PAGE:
Paul Jarvis

Specifician to a generalist?

It’s overwhelming, right?

There’s so much to learn about freelancing or making products and so many varied skill-sets required to do either (or both, in my case).

It’s hard to know where to start sometimes. Especially when you look at the folks who’ve been doing it for a while and they all have around 38 different skills they use regularly and deftly. Jerks.

I got an email the other day from someone asking me if being a “Jack of all trades”, generalist freelancer was on purpose (since I do everything from design to programming to marketing to audio/video production, etc). They wondered if they should try to learn all those skills or just focus 100% on their craft.

It’s a good question.

Should you focus on just one skill and master it 100% inside and out? And then, just outsource the other pieces you need, as you need them? Or should you become a generalist with all the skills required?

While I don’t have the answer, here’s my thought process on the subject: do both, but in a specific order.

Start with a single specific skill, and add complementary skills as your understanding of your audience and their needs increases.

I started as a programmer, then added design many years after that. Then over a decade later I added things like writing, marketing (and whatever it is I do on the interwebs now) to my pocket.

If I had to map out moving from a specifician (yes, I just made that word up) to a generalist, it’d be:

  1. Start with a single and specific skill. For the purpose of this example, let’s say web design.
  2. Hone in on how that skill applies to and helps a specific audience solve a specific problem. I.e. that audience values the skill enough to gladly pay for it.
  3. Add new skills, one at a time, that directly help that same audience with that same problem. Since this example is using web design as a skill, additional skills that could help an audience that needs websites might be SEO, content marketing, programming, funnels, course development and so on.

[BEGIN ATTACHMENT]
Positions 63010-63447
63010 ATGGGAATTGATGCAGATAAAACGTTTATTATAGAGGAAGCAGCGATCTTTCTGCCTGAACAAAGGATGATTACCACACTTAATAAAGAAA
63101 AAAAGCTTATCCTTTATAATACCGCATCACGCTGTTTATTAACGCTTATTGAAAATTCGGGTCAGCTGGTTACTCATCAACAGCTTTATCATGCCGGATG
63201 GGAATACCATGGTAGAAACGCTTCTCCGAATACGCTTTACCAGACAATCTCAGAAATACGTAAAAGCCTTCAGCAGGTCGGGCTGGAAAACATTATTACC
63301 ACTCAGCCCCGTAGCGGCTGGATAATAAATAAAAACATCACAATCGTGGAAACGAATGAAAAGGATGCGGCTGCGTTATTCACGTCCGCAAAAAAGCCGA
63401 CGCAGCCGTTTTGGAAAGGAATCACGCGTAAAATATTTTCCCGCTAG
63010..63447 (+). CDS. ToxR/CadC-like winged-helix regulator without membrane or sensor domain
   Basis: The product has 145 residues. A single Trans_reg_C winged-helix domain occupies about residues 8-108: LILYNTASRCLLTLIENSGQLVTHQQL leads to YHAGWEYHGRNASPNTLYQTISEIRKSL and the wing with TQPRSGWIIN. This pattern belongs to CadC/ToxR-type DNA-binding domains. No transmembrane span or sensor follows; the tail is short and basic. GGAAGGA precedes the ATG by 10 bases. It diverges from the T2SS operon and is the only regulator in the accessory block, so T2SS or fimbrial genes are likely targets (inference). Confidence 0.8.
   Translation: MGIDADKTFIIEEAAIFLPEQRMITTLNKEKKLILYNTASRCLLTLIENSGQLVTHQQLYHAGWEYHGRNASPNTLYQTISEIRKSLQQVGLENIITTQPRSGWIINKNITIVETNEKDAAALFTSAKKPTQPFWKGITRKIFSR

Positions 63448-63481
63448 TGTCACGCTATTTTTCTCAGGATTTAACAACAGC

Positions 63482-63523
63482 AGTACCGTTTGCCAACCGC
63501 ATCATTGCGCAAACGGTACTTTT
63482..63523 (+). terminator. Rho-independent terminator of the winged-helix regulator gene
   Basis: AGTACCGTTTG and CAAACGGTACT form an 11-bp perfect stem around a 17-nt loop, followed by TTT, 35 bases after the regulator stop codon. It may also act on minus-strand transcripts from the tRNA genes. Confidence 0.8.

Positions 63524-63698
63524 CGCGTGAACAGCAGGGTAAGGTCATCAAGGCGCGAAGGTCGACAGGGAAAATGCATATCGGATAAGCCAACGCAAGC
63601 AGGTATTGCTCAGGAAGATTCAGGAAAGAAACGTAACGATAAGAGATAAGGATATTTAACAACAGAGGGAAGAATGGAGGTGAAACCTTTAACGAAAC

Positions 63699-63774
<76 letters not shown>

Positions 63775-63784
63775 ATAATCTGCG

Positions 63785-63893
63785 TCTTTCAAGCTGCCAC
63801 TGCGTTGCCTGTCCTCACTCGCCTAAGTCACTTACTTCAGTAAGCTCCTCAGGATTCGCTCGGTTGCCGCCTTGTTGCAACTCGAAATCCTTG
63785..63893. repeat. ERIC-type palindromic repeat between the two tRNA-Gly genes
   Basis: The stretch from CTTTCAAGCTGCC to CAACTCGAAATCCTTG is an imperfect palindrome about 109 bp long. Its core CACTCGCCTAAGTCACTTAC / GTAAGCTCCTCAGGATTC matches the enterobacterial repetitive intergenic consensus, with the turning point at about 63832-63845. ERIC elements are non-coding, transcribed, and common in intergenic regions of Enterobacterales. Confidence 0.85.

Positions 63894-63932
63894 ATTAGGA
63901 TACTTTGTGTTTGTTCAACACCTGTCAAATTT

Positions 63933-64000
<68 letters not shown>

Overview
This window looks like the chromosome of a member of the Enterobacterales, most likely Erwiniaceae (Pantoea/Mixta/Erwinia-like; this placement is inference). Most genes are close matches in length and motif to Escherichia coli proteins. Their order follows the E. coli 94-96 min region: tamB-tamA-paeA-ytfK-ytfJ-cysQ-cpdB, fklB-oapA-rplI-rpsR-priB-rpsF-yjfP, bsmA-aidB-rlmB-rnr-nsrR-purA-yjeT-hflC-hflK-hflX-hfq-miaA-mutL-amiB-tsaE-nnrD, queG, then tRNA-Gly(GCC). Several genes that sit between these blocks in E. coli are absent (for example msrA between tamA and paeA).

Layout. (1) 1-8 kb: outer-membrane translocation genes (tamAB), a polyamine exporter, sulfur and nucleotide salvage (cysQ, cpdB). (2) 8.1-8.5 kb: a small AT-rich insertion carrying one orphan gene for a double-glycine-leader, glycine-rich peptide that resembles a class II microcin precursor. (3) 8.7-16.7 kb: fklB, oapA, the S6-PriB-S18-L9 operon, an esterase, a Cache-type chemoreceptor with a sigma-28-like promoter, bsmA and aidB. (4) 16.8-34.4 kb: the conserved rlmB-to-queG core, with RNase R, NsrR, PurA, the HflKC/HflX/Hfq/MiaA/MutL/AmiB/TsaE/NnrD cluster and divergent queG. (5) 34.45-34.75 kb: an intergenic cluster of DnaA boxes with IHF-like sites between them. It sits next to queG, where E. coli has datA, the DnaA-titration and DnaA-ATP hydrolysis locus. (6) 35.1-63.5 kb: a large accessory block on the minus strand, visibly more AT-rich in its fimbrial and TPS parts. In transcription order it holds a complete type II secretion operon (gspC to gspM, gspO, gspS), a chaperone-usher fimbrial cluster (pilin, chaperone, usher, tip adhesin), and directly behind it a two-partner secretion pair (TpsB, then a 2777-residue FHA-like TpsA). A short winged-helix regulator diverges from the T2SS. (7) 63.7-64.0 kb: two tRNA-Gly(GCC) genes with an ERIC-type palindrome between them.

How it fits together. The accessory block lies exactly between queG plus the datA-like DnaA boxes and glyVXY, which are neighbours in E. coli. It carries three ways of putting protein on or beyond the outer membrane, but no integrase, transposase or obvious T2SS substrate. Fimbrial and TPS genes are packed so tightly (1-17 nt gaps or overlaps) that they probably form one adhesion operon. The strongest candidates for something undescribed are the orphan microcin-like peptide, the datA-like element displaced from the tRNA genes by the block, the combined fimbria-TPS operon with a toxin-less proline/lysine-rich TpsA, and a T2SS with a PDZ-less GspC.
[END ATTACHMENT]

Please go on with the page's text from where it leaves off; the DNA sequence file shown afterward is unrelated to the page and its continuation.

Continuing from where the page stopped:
4. Now that your varied skills are potentially better able to solve more of the problem for your audience, test those skills with your own products or with a small sample of your existing clients (refining them through experiments).
  5. Increase your value to your audience by offering those skills to them, now that  they’ve been learned and tested.
  6. Optional bonus: split focus between doing 1–on–1 work for your audience and doing 1–to–many work on your own products, using your new varied skill-set.

However, being a generalist only makes sense when the set of skills you’ve got work together in some way to help solve a problem for your audience (whether it’s to sell client service work or products).

Your varied skills shouldn’t just be a hodgepodge of non-connecting things you can do. To be useful, you need to string them together.

You can easily see if a skill fits by mapping out the problems your audience has that one of your skills helps solve. What’s missing from what you know that’d help with the same problem? What do you have to source or refer to another expert?

The more complementary skills you add, the easier it is to be more valuable to your audience (see: you can charge them a lot more).

If you think about it, that’s often how creativity and art works as well. They’re a mashup of two areas of practice that are used to make something new. Picasso blended western with african art. Early web designers smushed together print layout with technical screen limitations. Content marketers mashup words and psychology. The blending is where the fun bits of thinking come into play.

You can also note that you don’t have to be incredible or have decades of focused study in your auxiliary skills to use them. Know enough about them to make them useful. That’s what good generalists do, they learn the parts of a skill-set they need and don’t worry about the rest.

Even if I’m wrong and it’s better to be a specifician forever, I can tell you one thing for sure: never, ever, ever stop learning.

Never believe that you’ve learned enough about your craft or about life itself. Anytime you scratch the surface of anything, more layers (that you probably didn’t even know existed) are always just below the surface.

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